Nadal Prematch Ritual | AskThePro

This week’s question comes from a player at the Seaside Championships.  “Isn’t it great to see Nadal is back. He’s such a fierce competitor. My question is, why does Nadal employ a short burst routine as part of his initial match preparation?

It’s no surprise that Nadal, known for his fierce competitiveness, incorporates a scientific approach into his routine. He kicks off his pre-match preparation with a three-minute, dynamic warm-up, a vital component for combating fatigue, reducing stress, and boosting spirits. This routine can work wonders if you’re feeling drained before stepping onto the tennis court.

According to Margaret Rice, a neurosurgery professor at N.Y.U. Grossman School of Medicine, engaging in this brisk activity elevates your heart rate, improving oxygen delivery to both muscles and brain. This surge in energy can leave you feeling more alert, possibly attributed to the release of dopamine triggered by the movement.

Beyond the immediate energy boost, a recent 2022 study involving 25,000 British adults revealed that just three minutes of vigorous daily movement can lead to a decreased risk of mortality and cardiovascular disease.

This research recommends beginning your day with an invigorating warm-up to jumpstart your energy levels. However, it also underscores its versatility, making it suitable for a quick three-minute pick-me-up during any break. Activities like shadow tennis swings, golf swings, boxing, and basketball shots—all designed to engage your major muscle groups—are highly effective.

At the end of those three minutes, take a moment to assess your experience. Is your heart rate elevated? Are you breathing deeply? Do you feel more energized, and has your mood improved?

It’s fantastic to witness Nadal’s return, and we certainly hope he remains injury-free for a while yet.

Best of luck, Rob
Tennis Whisperer


Small tweaks to your fitness habits can have long-term benefits, writes Danielle Friedman
Getting older doesn’t have to mean moving less. The key to longstanding fitness , experts say, is envisioning the kind of athlete you want to be 20, 30, even 40 years from now, and training smartly in the present for that future.
‘‘ If you’re dreaming of retiring and hiking the mountains of Hawaii, make sure you can do that now, first and foremost,’’ says Kate Baird, an exercise physiologist at the Hospital for Special Surgery in New York.
Starting in your 30s, you lose between about 3 per cent and 8 per cent of your muscle mass per decade, and more after turning 60. Bone mineral density also starts to decline in midlife, which puts you at risk for fractures and osteoporosis. Your VO2 max, or the heart and lungs’ ability to take in oxygen and convert it into energy, decreases as well. Making a few changes to your habits early can slow these declines and prepare you for decades of physical activity, Baird says.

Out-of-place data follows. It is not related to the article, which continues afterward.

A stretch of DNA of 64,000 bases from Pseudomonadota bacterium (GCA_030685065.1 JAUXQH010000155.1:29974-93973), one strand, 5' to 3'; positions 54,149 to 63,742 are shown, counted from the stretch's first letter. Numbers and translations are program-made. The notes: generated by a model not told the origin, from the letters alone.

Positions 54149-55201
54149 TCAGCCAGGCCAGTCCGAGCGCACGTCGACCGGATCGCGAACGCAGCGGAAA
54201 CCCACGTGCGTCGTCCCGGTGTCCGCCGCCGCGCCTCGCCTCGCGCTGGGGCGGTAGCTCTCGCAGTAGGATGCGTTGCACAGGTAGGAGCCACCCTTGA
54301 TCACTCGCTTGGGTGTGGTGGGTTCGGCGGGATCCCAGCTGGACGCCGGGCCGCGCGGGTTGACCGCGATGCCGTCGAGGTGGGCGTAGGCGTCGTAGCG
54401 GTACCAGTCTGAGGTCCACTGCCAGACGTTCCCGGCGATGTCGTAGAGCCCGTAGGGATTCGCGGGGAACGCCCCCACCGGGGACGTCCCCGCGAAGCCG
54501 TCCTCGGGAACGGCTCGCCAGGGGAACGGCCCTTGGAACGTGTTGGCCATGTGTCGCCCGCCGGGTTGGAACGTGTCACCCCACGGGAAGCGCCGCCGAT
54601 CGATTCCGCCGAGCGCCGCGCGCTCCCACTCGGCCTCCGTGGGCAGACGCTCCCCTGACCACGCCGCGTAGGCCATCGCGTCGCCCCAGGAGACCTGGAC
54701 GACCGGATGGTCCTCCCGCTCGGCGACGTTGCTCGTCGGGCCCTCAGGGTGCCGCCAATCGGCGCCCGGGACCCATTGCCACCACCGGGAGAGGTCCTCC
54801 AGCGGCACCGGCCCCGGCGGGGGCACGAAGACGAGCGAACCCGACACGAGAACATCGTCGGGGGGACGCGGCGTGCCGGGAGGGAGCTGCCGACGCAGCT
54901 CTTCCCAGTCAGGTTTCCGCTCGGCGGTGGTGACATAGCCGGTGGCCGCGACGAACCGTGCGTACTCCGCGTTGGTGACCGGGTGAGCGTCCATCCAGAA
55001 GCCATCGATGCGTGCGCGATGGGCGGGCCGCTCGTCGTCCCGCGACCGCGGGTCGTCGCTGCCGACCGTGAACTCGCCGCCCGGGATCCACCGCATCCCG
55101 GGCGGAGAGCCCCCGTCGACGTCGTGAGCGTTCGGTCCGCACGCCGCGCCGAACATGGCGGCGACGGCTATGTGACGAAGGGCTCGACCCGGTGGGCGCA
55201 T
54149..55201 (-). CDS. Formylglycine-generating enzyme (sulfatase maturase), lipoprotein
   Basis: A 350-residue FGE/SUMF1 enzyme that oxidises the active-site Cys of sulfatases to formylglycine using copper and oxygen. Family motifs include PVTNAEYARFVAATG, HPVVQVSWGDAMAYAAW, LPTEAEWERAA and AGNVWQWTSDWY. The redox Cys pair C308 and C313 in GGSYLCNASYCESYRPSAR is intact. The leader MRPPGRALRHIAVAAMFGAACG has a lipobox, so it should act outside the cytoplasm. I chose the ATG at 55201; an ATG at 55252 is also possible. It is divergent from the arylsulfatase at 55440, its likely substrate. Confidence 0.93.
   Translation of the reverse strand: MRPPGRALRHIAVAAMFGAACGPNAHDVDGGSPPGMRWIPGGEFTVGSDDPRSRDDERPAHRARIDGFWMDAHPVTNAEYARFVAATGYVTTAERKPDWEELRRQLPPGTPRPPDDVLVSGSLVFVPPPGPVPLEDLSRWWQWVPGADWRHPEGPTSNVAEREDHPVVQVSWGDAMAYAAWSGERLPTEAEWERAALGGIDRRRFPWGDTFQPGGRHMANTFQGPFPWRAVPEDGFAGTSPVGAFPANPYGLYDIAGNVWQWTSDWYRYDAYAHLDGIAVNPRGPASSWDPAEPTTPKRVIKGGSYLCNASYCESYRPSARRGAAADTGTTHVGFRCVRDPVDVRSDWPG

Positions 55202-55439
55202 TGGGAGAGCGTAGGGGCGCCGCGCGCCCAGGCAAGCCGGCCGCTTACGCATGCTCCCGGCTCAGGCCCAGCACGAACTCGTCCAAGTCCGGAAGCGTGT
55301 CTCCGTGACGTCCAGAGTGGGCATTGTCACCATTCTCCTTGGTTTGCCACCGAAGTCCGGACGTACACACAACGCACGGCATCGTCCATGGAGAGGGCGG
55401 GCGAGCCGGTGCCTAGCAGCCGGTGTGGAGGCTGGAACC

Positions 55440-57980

Here’s how to get started, according to exercise scientists and trainers. The best way to be proactive about your future is to assess your fitness today, says Grayson Wickham, a physical therapist in New York City, and the creator of Movement Vault, a stretching and mobility app.
The four key areas to check are your body’s strength, stability, mobility and cardiorespiratory fitness , he says, which all typically decline with age. ‘‘ The human body is extremely resilient,’’ Wickham says. ‘‘ But the double-edged sword there is that it’s so resilient that we can get away with a lot – until we can’t .’’
For a professional fitness evaluation, make an appointment with an exercise physiologist, physical therapist or certified personal trainer, all of whom can then work with you to create a personalised training program.
Testing one’s fitness can shine a light on potential weaknesses or areas in need of boosting, Wickham says, helping to prevent injury before it happens. For example, if your stability is shaky, start doing balanceboosting exercises like single-leg stands and weight shifts, or workouts like tai chi and Pilates. Or if you’re less flexible than you desire, take up yoga or devote more time to dynamic stretches.
The best way to measure cardiorespiratory fitness is to test your VO2 max with a doctor or an exercise physiologist, Baird says. Many wearable fitness trackers, including some Apple Watches and Fitbits, offer estimated VO2 max readings as well.